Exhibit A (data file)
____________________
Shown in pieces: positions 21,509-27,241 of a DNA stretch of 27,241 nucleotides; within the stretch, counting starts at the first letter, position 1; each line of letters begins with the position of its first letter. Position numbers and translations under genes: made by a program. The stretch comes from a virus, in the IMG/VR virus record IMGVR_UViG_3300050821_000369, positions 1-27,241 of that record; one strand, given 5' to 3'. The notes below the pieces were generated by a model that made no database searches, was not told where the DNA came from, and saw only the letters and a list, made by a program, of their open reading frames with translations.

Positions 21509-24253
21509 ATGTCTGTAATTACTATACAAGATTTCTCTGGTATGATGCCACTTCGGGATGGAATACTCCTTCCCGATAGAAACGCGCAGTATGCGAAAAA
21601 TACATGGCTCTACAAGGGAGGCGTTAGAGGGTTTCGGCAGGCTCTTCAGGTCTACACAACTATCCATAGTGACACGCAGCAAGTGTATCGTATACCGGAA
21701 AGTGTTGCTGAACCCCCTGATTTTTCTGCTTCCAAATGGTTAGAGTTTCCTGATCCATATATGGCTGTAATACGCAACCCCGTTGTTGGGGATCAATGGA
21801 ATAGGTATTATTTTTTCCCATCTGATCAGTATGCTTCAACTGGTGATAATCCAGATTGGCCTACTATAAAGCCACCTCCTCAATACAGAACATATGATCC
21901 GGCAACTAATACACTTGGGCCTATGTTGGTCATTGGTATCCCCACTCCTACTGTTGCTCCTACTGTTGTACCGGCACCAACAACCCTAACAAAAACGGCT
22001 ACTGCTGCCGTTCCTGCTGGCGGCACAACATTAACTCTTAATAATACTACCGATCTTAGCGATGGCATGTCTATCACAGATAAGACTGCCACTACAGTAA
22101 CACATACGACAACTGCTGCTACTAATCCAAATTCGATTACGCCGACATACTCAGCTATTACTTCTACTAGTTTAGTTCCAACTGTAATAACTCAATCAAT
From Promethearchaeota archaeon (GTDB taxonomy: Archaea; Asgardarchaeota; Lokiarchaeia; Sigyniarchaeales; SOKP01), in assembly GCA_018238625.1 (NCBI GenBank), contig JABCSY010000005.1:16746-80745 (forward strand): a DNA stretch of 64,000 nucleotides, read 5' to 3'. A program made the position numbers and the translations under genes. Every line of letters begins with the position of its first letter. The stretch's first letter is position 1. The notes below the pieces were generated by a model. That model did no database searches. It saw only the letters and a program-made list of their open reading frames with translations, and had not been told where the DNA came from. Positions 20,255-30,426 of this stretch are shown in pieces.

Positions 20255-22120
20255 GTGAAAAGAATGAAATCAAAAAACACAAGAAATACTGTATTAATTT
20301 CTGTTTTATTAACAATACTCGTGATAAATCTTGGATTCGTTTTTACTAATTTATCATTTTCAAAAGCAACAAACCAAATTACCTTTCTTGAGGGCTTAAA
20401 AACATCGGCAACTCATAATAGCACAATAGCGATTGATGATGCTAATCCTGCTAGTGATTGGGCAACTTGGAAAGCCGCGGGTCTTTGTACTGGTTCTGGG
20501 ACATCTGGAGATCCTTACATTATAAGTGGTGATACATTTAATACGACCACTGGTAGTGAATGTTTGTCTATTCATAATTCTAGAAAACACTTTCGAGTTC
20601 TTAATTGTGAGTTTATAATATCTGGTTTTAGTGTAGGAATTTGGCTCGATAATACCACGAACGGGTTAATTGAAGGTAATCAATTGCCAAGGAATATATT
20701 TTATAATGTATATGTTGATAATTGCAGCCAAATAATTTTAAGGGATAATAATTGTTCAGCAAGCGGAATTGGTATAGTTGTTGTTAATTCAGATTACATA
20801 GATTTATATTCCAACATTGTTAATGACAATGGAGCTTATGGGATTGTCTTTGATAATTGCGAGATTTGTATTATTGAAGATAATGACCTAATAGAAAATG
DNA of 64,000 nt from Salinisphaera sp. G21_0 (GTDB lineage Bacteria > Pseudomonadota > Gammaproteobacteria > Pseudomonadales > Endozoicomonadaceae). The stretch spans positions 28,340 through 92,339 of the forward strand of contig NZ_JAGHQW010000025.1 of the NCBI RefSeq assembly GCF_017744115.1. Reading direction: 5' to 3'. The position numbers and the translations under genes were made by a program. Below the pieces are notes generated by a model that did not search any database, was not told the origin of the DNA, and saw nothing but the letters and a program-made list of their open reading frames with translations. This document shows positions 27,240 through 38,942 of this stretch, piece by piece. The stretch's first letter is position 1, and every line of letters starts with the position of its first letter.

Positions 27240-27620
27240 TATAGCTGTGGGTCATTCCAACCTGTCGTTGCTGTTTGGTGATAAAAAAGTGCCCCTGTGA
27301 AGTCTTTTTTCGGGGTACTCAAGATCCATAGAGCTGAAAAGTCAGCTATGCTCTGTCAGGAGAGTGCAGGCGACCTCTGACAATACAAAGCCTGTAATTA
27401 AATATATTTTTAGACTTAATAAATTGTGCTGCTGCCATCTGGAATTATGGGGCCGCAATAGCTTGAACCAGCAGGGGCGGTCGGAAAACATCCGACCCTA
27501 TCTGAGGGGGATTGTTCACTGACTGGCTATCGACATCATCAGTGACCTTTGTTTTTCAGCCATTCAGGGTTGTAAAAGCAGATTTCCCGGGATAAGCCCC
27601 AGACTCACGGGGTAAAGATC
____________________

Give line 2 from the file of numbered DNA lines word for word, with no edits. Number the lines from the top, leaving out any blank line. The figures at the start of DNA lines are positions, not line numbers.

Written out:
Positions 21509-24253